Families suing over state collusion with a loyalist paramilitary gang behind dozens of sectarian murders have secured a major breakthrough in their battle to access documents.
A High Court judge has ruled that relevant material obtained for lead cases can be shared with others in the group action examining a UVF killing spree in the Mid-Ulster area.
Citing the need to avoid delay, Justice McAlinden decided the usual restrictions on disclosure can be changed. His determination could speed up a body of lawsuits against the RUC/PSNI police, Britain’s Ministry of Defence, Britain’s Direct Ruler and three allegedly gang members.
A total of 27 cases are being taken over 13 separate incidents in a campaign of sectarian terror during the late 1980s and early 1990s.
Writs have been issued seeking damages for alleged unlawful killing, negligence, breach of statutory duty and misfeasance in public office.
Three lead cases have been identified, one of which involves a UVF attack on a mobile shop in the Drumbeg estate, Craigavon in March 1991. Brian Frizzell (29) Eileen Duffy (19) and 16-year-old Katrina Rennie were shot dead in a notorious mass murder.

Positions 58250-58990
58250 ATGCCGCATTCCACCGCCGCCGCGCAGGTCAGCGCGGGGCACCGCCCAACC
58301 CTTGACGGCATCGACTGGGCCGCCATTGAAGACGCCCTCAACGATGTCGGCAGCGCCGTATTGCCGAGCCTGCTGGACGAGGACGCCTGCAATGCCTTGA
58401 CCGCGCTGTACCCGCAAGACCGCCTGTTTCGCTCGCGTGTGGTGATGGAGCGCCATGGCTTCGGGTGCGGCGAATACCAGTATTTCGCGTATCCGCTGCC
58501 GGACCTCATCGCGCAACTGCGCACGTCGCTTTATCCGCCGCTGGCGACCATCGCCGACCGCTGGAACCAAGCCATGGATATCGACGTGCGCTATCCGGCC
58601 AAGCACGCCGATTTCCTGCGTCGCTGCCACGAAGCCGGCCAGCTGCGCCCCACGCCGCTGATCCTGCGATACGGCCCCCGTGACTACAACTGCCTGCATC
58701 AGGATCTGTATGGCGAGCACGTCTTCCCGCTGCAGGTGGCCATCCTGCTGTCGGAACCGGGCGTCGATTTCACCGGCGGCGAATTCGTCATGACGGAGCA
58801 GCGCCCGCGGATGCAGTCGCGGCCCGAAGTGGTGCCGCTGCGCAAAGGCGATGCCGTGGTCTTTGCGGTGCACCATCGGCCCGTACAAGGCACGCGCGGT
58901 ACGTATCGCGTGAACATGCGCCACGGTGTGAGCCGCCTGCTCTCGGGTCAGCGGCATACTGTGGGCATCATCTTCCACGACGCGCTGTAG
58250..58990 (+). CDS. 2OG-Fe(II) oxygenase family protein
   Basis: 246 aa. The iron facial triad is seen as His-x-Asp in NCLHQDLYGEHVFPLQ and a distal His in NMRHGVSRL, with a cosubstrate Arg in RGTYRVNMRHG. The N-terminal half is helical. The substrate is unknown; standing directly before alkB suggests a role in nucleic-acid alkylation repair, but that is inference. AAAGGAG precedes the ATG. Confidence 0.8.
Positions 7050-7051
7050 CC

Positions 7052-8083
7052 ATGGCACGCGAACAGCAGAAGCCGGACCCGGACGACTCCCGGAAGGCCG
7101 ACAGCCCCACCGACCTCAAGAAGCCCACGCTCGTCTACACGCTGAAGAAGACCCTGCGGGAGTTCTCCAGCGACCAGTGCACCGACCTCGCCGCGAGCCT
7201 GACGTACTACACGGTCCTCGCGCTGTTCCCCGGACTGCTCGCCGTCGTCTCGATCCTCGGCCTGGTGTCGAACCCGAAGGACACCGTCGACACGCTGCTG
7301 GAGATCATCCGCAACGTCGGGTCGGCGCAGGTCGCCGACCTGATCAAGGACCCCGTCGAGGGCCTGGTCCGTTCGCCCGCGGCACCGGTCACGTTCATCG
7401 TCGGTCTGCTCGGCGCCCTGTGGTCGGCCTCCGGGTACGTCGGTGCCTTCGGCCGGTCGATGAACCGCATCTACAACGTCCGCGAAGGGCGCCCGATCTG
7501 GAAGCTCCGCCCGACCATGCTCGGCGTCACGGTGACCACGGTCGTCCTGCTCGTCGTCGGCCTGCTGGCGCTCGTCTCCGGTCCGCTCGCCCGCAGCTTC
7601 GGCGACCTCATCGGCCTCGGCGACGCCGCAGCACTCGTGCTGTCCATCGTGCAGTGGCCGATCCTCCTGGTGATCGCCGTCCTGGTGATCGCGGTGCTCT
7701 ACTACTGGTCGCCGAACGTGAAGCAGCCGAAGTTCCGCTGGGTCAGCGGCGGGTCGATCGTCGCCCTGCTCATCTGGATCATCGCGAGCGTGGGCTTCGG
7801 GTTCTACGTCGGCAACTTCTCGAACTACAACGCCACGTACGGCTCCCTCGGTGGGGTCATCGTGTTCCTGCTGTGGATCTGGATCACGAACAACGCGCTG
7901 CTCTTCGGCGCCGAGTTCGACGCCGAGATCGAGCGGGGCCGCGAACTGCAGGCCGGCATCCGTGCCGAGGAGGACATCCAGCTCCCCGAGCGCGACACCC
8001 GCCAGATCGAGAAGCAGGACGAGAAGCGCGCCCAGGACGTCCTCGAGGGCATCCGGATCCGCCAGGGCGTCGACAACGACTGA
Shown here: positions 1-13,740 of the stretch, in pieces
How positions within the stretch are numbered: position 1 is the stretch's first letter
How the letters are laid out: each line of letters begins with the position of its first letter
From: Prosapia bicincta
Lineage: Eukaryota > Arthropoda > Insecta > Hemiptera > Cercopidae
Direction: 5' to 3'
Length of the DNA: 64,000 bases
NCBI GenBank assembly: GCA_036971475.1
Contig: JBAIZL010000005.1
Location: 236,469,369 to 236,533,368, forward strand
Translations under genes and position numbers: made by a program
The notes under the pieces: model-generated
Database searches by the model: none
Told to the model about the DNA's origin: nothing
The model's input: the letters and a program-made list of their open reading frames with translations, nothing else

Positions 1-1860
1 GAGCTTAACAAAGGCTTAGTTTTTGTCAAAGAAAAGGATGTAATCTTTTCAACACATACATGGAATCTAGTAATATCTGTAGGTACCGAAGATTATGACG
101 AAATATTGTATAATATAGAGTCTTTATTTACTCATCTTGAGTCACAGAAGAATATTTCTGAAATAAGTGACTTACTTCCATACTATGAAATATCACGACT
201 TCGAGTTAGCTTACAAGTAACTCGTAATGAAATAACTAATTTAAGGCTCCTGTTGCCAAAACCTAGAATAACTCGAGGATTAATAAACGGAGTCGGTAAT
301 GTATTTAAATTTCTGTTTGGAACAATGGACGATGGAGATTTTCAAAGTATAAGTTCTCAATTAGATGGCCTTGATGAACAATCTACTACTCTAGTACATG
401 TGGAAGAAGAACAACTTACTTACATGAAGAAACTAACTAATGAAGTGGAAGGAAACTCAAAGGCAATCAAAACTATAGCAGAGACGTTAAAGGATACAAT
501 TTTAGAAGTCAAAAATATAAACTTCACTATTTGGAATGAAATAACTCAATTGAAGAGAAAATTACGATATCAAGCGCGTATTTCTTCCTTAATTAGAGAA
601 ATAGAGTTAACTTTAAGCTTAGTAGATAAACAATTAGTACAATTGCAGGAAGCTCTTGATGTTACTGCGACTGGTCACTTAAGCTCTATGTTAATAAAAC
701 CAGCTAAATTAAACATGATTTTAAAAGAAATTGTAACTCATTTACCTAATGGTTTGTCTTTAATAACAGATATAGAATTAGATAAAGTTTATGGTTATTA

Lawyers stressed the significance of the ruling.
Kevin Winters, of KRW Law, said: “This is a huge boost for many of the families afflicted by collusion in relation to the Mid Ulster UVF at this time in the conflict.
“Not only that, but it sets a template for future applications, this is relevant right across the board for a raft of cases currently before the court.”
Mr Winters added: “It’s a very positive judicial pronouncement on the way forward to speed up legacy litigation.”
Gavin Booth of Phoenix Law said his clients will now be able to access discovery in order to effectively progress their cases.
Mr Booth stressed: “All families are entitled to justice in a way that’s compliant with Article 6 of the European Convention on Human Rights.”